How to... send your music to radio

So you’re at the stage where your new track is ready, you’re happy with it and you want to gain some exposure by getting played on the radio. Where do you start? Who do you contact? If you’re an emerging artist with a great track that’s ready for radio then follow Generator’s top ten tips for targeting regional radio, specialist DJs with ‘free play’ and playlists on national stations.

1. Track selection – whatever genre of music, you want to pick your strongest track. Immediacy can be a deciding factor when DJs listen to tracks. Chris Slade who runs Plugging Company Alchemy Radio speaking at a Generator Panel  talked about the cliché ‘don’t bore us get to the chorus’. If you’re targeting mainstream shows make it radio friendly, around 30 secs until the vocal or hook comes in, and around 3-4 minutes in length. This is not applicable for all genres, if you’re targeting alternative and specialist shows you still want to make an impact and the quicker you grab the listener’s attention the more likely you are of keeping it.

2. Timelines – as with press you need to service radio 6-8 weeks before release. If you send your music in the week before, it’s likely it won’t get listened to it until after the song is released and therefore it’s not likely to be played. This will all tie into the overall strategy of your release.

3. Format – what is the best way to send your music in? Each presenter will be different, CDs are less common now but a lot of stations accept them. At a recent Generator panel John Kennedy (XFM) said he prefers to receive a link with the option to download if he likes the track. Soundcloud is a great tool for sending private links.You can also read some great advice on this blog from Sentric Music.

4. Presentation – presenters and producers receive more music than they can listen to so it’s important to present your promo CD in a way that will stand out. 95% of music on radio is playlisted and this is usually through a Radio Plugger but if you don’t have one you can still present promos in the same way to stand a better chance of getting some of that ‘Free Play’. See Tom Robinson’s Blog for advice on how to do this. If you’re emailing then be personal and send a brief paragraph about the track rather than a two page email.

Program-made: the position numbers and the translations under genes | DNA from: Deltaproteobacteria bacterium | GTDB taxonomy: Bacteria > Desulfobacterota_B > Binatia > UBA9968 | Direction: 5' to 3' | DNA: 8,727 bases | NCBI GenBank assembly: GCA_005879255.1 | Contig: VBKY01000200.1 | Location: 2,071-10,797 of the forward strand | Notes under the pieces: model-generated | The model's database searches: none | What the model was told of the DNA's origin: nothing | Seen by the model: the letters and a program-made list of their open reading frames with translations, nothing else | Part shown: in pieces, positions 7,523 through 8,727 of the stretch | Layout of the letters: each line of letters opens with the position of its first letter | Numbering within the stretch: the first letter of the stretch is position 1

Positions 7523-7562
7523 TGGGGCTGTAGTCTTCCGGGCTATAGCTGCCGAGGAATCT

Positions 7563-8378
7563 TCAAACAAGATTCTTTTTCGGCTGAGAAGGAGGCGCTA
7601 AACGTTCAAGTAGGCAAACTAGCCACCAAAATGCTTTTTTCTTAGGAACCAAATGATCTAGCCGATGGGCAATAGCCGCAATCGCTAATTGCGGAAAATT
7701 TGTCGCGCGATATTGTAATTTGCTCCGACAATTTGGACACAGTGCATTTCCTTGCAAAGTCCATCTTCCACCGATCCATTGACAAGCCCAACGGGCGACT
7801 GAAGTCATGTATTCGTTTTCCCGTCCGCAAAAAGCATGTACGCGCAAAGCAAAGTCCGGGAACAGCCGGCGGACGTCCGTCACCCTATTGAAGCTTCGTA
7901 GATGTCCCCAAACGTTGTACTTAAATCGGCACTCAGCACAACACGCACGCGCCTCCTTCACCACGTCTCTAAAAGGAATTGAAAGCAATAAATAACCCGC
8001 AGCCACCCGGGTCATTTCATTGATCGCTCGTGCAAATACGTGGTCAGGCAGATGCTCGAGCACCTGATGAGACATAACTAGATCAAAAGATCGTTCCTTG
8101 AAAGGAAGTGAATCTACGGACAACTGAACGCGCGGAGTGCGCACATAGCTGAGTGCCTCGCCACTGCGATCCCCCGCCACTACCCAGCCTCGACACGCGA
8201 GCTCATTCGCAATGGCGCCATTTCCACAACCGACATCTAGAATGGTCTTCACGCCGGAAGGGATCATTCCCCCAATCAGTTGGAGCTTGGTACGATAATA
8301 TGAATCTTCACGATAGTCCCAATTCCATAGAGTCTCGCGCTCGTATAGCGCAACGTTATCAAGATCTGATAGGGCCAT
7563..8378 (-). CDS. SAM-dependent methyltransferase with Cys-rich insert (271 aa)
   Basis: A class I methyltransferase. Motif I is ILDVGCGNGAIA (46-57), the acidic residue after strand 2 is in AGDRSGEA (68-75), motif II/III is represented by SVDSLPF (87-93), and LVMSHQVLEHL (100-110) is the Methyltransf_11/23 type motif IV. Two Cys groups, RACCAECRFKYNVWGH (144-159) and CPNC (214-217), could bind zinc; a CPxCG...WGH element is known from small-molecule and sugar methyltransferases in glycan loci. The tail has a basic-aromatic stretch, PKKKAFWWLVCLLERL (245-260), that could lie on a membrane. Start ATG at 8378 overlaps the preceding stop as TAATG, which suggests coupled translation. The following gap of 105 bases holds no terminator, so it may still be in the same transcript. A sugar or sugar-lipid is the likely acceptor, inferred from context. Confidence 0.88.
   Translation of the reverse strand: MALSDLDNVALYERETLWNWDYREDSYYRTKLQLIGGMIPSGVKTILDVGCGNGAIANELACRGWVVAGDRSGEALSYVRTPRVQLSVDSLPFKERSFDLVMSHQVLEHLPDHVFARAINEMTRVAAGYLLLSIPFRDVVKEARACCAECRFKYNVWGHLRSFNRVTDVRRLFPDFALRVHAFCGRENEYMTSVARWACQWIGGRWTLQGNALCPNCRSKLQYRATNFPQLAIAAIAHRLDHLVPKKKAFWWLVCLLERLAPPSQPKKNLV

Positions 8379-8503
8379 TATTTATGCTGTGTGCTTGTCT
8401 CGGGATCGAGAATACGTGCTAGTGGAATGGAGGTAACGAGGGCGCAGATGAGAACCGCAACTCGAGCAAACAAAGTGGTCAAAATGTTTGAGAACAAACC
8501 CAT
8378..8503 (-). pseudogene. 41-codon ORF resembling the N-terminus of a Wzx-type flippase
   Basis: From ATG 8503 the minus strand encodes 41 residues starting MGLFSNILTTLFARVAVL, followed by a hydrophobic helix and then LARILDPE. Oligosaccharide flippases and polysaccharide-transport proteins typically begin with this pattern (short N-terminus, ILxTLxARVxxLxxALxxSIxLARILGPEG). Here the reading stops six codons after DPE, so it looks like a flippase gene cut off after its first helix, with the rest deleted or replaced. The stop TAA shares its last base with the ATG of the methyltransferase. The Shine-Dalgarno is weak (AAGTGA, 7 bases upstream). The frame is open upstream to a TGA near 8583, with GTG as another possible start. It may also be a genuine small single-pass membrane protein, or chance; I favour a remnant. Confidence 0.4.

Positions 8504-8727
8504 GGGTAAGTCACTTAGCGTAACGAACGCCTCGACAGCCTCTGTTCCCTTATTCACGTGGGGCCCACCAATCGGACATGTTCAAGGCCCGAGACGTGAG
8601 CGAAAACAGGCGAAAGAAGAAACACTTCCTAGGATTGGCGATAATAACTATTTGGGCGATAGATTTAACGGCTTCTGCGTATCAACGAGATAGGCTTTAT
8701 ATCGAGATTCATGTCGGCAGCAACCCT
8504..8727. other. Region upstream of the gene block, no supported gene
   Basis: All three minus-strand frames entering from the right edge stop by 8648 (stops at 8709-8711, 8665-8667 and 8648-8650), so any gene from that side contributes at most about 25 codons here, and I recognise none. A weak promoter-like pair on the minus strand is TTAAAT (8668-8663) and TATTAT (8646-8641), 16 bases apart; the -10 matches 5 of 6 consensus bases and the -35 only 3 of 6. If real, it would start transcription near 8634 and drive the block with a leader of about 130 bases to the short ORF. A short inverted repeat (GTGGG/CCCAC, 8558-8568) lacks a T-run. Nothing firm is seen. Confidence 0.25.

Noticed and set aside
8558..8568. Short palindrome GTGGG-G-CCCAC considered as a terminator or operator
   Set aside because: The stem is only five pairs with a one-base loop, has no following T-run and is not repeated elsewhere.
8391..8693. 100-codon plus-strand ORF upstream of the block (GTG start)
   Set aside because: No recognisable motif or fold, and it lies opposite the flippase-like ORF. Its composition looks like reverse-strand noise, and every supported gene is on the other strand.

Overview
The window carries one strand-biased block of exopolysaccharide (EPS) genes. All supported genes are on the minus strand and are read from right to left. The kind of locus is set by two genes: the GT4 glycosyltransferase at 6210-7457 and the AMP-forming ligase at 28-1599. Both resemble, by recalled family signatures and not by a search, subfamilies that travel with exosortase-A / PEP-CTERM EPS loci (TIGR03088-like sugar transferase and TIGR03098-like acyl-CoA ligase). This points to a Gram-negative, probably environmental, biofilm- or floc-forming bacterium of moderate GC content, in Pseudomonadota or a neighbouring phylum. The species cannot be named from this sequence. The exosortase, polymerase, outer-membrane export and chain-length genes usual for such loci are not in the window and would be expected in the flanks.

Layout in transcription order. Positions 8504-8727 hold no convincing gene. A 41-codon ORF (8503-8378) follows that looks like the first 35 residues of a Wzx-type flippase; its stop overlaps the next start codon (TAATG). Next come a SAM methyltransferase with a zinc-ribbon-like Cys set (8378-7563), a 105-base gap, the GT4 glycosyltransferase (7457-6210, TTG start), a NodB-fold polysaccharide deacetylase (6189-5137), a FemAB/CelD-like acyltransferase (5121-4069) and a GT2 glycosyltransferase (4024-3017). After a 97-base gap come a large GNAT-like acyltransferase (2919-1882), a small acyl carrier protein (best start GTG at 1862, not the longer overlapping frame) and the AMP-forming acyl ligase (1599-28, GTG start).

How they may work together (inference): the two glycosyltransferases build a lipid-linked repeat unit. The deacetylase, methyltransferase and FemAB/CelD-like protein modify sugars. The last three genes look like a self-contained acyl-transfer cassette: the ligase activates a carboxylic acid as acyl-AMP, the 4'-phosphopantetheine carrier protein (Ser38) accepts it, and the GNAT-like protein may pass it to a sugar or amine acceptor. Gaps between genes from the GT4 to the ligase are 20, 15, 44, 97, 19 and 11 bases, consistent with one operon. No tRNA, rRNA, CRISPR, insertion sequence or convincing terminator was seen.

5. Press release – Do you need one? How do you write one? Huw Stephens said at Generator’s The Know How 2011 panel series that he doesn’t read the press release unless he likes the music and then refers to it for factual information he can use if he does play it on air. Obviously the music is most important but this information with your CD/MP3 is still needed. Get in touch for advice on writing press releases.

6. Target the right DJs - It’s a waste of time and money to send your music to everyone in the country who presents a radio show so target the right people. Target specialist stations and DJs who have ‘Free Play’. For example, if your music is more Leftfield then target DJs like Rob da Bank or if it’s more ‘Urban’ then target 1xtra DJs. You can research suitable stations and DJs using this directory.

7. How to contact DJs – if you don’t have an email contact then post CDs to the DJ’s name and address of the station all of which can be found on their website or ring the station and ask about the best way to contact a certain DJ, you can often find email addresses online or dropboxes such as Mike Davies Punk Show or Mista Jam’s Mix Drop Off on Radio 1.

8. Radio Pluggers – If you are looking to get playlisted or break into the commercial radio world then a Plugger can be very beneficial, it’s important to note that this often ties in with a PR campaign, the story and the strategy. Pluggers often have good relationships and connections to the radio world but it can be costly and there’s no guarantee of results. Make sure you check who they’ve worked with before, that they get results and that they can do something you can’t do. It also helps if they are into your music.

9. BBC Introducing  - supports ‘unsigned, undiscovered and under the radar musicians’ you can upload your music and it is automatically sent to your local BBC station, if it’s played there it then get’s sent to the 6Music show and from there to Huw Stephens on Radio 1. There are also opportunities to play major festivals, radio sessions and get interviews. Upload here and recommend your music to Tom Robinson's show here.

10. Regional Radio – radio has an important part to play at grass roots level as an artist starts to create a buzz in their region. The North East has BBC Introducing shows at BBC Newcastle and BBC Tees that have session and interview opportunities. There is also student radio, Spark FM in Sunderland, NE1 FM in Newcastle and even though a national station Amazing Radio based in Gateshead have sessions and interviews for emerging artists.

For further information and advice on sending your music to radio:

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